The results of the 2019 aerial survey of forest health are in, and the Santa Fe National Forest (SFNF) appears to be holding fairly steady against insect and disease mortality, thanks in large part to the amount of moisture the forest received last year.
Forest Health Protection (FHP), part of the Forest Service’s State and Private Forestryorganization, conducts annual aerial surveys of national forests to assess forest health, including tree mortality caused by bark beetles and defoliation by caterpillars that feed on needles and leaves. In 2019, FHP in the USDA Forest Service Southwestern Region surveyed more than 23 million acres of forested federal, state and private land in New Mexico and Arizona. The summary “story map” is published at https://go.usa.gov/xdxma.
While the SFNF saw an uptick in bark beetle mortality in ponderosa and pinyon (piñon) pine and Douglas-fir, mortality was down for spruce and fir species. The 10,130 acres of dead Douglas-fir are concentrated in pockets near wildfire scars, including the northern Jemez Mountains and the Sangre de Cristo range near the 2013 Jaroso and Pacheco Fires. Douglas-fir beetles are commonly found in scorched trees along the edge of fire scars because they are attracted to trees with fire injury.
Defoliators also took a toll on the SFNF in 2019. Forest visitors driving up NM State Highway 475 (Hyde Park Road) toward the Santa Fe ski basin probably noticed a lot of bare branches in the aspen stands along the way. The western tent caterpillar, a native defoliator that has been active in these popular aspen groves for the last few years, once again feasted on the trees. But the good news is that most of them will survive and refoliate to turn the mountain its usual autumnal gold. In addition to the Big Tesuque area, aspens in the northwestern Jemez Mountains were also attacked by the western tent caterpillar. Western tent caterpillars and aspen leaf beetles both fed on the aspens near Cow Creek on the Pecos side of the forest.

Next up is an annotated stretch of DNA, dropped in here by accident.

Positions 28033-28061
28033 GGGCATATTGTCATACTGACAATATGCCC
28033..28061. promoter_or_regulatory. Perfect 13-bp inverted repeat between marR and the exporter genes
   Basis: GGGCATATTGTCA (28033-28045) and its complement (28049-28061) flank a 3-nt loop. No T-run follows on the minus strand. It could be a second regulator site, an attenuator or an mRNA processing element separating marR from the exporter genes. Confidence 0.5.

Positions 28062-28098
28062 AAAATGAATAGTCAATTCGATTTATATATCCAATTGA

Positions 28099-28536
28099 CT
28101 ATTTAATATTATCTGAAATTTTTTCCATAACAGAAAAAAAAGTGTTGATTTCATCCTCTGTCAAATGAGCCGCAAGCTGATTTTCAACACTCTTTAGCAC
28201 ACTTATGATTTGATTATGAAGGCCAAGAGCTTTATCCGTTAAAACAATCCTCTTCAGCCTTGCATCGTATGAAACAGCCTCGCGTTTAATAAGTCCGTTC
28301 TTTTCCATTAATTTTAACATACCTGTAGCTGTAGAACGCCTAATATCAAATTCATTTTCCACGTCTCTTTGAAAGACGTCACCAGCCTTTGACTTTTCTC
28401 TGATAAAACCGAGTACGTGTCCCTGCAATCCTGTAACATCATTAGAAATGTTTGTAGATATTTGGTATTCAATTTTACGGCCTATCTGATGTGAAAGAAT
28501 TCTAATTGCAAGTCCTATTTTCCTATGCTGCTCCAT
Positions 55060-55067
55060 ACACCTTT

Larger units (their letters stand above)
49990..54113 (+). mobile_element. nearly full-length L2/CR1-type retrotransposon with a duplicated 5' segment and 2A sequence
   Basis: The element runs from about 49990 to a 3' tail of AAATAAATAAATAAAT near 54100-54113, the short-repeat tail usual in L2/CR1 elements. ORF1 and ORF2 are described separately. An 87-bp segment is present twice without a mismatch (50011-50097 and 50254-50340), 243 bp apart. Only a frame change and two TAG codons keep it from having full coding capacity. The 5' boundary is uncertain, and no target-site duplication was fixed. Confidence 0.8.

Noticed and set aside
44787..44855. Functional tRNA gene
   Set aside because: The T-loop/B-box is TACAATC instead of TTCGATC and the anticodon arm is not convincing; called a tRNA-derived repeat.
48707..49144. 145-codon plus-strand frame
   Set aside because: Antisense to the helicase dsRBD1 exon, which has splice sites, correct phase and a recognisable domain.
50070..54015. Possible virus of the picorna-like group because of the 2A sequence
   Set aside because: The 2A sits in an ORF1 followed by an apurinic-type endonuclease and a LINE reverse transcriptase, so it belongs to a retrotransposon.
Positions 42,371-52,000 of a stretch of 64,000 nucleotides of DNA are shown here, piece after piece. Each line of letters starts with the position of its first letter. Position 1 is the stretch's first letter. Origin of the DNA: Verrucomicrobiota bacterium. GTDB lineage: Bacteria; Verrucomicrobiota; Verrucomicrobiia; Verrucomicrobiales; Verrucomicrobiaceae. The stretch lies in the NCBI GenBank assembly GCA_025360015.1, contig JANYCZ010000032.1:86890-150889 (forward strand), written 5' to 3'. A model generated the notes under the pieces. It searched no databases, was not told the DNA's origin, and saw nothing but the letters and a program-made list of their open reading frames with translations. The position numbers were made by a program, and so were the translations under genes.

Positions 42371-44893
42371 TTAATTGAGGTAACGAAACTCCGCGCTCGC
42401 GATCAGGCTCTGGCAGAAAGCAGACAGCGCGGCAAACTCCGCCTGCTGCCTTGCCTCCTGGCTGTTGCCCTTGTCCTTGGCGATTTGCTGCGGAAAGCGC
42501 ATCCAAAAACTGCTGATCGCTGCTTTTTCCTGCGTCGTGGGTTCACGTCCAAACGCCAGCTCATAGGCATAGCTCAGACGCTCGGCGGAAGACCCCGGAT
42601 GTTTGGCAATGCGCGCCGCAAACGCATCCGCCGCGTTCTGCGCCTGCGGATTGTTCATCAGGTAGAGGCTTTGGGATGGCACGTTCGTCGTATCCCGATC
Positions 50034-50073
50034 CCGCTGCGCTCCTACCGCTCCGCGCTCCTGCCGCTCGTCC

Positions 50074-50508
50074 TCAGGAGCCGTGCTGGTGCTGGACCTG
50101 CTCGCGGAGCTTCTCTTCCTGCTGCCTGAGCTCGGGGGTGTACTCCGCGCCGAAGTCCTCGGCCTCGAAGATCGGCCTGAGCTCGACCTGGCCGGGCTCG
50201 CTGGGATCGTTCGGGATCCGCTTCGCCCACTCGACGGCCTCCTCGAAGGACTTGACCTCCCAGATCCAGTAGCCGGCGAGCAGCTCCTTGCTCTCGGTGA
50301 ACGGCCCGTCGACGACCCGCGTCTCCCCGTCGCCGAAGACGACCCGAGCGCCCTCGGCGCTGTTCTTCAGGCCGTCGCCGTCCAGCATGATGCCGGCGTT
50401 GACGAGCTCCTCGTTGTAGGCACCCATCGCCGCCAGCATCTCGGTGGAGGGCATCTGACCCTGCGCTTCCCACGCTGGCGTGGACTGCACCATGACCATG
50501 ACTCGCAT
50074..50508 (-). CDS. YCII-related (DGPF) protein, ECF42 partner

Another noticeable insect infestation in 2019 was along the I-25 corridor from Santa Fe to Las Vegas, where pinyon needle scale, a sap-sucking insect common to the southwest, attacked 9,000 acres. Pinyon needle scale seldom kills trees but can cause mortality when combined with bark beetles and drought.
And for some good news, the hungry Janet’s looper caterpillar, which made a rare appearance in 2017 and 2018 in the SFNF’s high-elevation fir and spruce, seems to be settling back into obscurity, impacting only 5,650 acres in 2019, compared to 10,670 acres in 2018.
“Overall, insect and disease activity on the SFNF is often driven by local forest conditions, and 2019 was what we might expect,” FHP NM zone lead Andrew Graves, PhD, said. “We’ll keep an eye on the winter snowpack and spring weather, which will set the stage for what we might see in summer 2020.”